The U.S. Supreme Court gave Florida another chance to show that Georgia's upstream water use should be capped to save the Panhandle's oyster industry in a ruling Wednesday that stopped short of resolving a nearly 30-year-old dispute.
In a 5-4 opinion, the justices said Florida should get another shot at showing that limiting Georgia's consumption could do what's needed to restore the fresh water flow into Apalachicola Bay to revive its oysters. The justices said a special master the court appointed to hear the case applied too strict a standard in requiring Florida to prove its case, and ordered him to reconsider.
Florida Gov. Rick Scott sued Georgia in 2013 after record low flows from the Apalachicola River caused the already ailing oyster industry to collapse. Scott's lawsuit accused Georgia of pulling too much water out to supply drinking and irrigation water to homes in growing Atlanta.
Scott hailed the ruling as "a huge win for the entire state of Florida." He did not address how Florida would approach the requirement for further proceedings, nor the already high cost of the case — $57 million in just the past four years.
Franklin County Commission Chairman Joseph "Smokey" Parrish, who represents Apalachicola, was more measured. He said sending the case back to the special master delays the final decision, but added, "but I'd rather them do that than rule against us."
Meanwhile Georgia Gov. Nathan Deal said he's confident his state will ultimately prevail.
"I remain committed to making every effort to defend Georgia's water resources for our current and future citizens," he said in a statement. "We look forward to obtaining a positive ruling on the merits in this case."
Special master Ralph Lancaster Jr. said after the ruling that he could not comment or address questions about when he might schedule additional hearings.
The ruling says Florida will be entitled to a decree in its favor only if it is shown that "the benefits of the (apportioning the water flow) substantially outweigh the harm that might result."
Florida, Georgia and Alabama have been wrangling for 28 years over how much water Atlanta uses, a fight dubbed the Tri-State Water War. It has resulted in repeated court battles, congressional power plays and even a brief bid to move Tennessee's state line to give Georgia more water.
All three states lay claim to the water flowing through the interconnected Apalachicola, Chattahoochee and Flint river basin.
The Chattahoochee flows south from Georgia to join Alabama's Flint River and become the Apalachicola River from the Florida state line to Apalachicola Bay. The bay used to produce 90 percent of all of Florida's oysters, and 10 percent of all the oysters consumed in the U.S.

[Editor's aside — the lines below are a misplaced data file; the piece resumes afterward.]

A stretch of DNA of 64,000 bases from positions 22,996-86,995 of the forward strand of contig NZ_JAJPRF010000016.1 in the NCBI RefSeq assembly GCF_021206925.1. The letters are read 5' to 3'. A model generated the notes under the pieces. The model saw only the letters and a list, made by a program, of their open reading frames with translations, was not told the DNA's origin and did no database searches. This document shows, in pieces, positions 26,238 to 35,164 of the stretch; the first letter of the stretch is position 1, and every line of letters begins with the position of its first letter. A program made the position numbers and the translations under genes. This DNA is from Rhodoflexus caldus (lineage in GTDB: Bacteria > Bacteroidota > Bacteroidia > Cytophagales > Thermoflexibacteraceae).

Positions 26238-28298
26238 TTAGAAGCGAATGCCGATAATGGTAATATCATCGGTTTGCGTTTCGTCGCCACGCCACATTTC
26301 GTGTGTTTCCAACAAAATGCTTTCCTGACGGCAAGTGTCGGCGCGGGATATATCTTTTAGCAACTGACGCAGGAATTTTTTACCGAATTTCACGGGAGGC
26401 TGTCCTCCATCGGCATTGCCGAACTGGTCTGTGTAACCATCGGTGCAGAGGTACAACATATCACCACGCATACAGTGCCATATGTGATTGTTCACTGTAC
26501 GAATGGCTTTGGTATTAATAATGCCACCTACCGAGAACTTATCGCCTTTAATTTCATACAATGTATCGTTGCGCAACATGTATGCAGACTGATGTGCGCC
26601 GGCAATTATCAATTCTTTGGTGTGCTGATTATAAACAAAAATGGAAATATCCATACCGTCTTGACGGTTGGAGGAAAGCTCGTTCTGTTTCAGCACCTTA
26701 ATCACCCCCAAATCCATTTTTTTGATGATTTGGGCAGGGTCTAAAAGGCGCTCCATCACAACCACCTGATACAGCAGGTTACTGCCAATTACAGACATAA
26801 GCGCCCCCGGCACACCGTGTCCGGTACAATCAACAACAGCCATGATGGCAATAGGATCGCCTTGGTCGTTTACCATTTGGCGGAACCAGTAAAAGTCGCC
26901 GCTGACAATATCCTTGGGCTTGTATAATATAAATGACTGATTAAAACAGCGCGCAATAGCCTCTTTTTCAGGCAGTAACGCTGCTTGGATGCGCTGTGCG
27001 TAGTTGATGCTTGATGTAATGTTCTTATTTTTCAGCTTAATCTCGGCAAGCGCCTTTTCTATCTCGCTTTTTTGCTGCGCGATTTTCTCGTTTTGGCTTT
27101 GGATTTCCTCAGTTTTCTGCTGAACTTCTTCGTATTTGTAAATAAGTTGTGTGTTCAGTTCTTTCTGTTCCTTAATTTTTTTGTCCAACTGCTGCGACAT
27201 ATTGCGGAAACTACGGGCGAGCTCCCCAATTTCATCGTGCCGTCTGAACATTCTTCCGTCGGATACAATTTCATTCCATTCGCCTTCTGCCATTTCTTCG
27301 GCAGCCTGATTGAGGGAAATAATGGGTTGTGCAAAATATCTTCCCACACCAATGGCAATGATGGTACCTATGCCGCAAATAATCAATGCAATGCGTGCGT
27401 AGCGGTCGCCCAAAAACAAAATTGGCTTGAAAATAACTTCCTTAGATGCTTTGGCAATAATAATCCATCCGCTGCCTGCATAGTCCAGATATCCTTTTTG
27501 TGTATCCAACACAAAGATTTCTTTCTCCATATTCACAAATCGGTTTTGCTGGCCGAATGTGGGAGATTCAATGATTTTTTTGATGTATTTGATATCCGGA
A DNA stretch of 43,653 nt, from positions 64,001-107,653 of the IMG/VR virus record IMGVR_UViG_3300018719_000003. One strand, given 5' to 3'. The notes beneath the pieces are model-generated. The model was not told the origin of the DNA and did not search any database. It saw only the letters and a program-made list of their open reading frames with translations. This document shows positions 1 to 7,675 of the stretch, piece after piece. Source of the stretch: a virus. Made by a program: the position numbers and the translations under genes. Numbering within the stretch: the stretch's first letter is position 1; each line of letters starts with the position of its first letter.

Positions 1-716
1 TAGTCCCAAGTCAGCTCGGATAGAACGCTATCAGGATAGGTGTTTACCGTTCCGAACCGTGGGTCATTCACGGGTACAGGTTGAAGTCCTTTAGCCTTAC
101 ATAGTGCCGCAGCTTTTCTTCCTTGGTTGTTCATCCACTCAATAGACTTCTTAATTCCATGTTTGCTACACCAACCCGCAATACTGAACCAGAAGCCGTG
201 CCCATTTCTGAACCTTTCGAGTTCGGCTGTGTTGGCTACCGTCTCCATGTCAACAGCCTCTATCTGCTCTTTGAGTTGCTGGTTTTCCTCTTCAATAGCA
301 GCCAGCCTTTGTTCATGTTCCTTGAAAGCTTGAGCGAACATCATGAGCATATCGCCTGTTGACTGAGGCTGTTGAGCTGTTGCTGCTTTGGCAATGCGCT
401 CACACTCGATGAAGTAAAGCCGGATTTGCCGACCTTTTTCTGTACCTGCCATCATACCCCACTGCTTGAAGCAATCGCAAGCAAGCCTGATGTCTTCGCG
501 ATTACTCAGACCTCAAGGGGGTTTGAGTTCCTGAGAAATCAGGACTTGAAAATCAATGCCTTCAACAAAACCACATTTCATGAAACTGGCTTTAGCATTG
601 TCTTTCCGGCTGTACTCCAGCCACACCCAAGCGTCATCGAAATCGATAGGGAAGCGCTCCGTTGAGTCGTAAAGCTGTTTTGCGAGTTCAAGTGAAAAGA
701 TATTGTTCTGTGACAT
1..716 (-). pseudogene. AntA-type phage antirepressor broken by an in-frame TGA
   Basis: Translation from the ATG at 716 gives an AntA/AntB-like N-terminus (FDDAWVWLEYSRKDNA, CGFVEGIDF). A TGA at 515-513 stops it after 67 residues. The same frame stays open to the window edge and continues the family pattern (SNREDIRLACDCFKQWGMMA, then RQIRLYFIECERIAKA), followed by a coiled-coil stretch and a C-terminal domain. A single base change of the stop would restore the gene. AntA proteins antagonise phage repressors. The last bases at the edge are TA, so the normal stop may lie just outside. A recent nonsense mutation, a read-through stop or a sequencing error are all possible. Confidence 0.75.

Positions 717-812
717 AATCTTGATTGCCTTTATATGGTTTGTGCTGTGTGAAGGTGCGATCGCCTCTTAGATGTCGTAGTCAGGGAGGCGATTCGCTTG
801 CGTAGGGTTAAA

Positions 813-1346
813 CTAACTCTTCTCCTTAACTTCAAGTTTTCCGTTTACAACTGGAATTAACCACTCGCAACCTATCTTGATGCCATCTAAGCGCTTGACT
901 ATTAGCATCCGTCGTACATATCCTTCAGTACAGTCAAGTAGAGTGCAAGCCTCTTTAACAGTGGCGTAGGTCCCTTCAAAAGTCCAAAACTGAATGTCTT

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These days, those numbers have dwindled to almost nothing.
The balance of fresh and salt water in Apalachicola Bay is crucial to the growth and development of the oysters there. But the loss of fresh water flow during a 2013 drought turned the bay salty and so damaged the oyster beds that the area was declared a federal disaster. A seafood industry official estimated that in just that one year about 60 people quit the oyster business and moved away, tearing apart Apalachicola's culture as well as its economy.
To officials in Florida and Alabama, Atlanta is at fault for wasting water and failing to plan for its future. Florida's lawsuit sought to cap Georgia's overall water consumption by metro Atlanta's 5.4 million residents at 1992 levels, when the region's population was 3 million.
Atlanta officials insist they're now doing more water conservation than anywhere else in the nation, and Florida and Alabama's water demands are unreasonable. Georgia's legal argument contended that Florida's oyster industry was hurt more by drought than water use to the north.
Atlanta, built as a railroad hub atop a high ridge, is the largest American city without a major body of water nearby. It cannot pump water from underground because it sits above nonporous hard rock. Instead, Atlanta relies on federal reservoirs.
One of them, Lake Sidney Lanier, provides three-fourths of its water. Lake Lanier was created in the 1950s when the Corps of Engineers built a dam on the Chattahoochee River.
Despite repeated negotiations among the states, nobody has come up with a compromise that suits everyone. Meanwhile, Georgia's consumption is expected to nearly double by 2035 to 705 million gallons a day.
The Corps manages the flow in and out of Lake Lanier, which means it controls the Apalachicola, too. Corps officials have said they must operate the reservoir according to the law Congress passed authorizing its construction. That law mentions Atlanta's water supply, but says nothing about helping Florida oysters.
Florida and Alabama have sued the Corps before, winning at the federal court level before seeing an appeals court reverse the decision.
So in 2013, after the federal disaster declaration, Gov. Scott announced that Florida would sue Georgia in the U.S. Supreme Court.
The justices appointed a special master to hear the case, and last year he recommended that they side with Georgia. He said Florida had failed to prove a consumption cap was necessary, and suggested that Scott's legal team stumbled by not including the Corps as a party to the case.
But during oral arguments six months ago, several justices suggested he had been unfair to Florida.
"Can we agree that a cap at the very least would prevent the situation in Florida from getting worse?" Justice Ruth Bader Ginsburg said then.
The opinion Wednesday was written by Justice Stephen Breyer.
Contact Craig Pittman at firstname.lastname@example.org. Follow @craigtimes.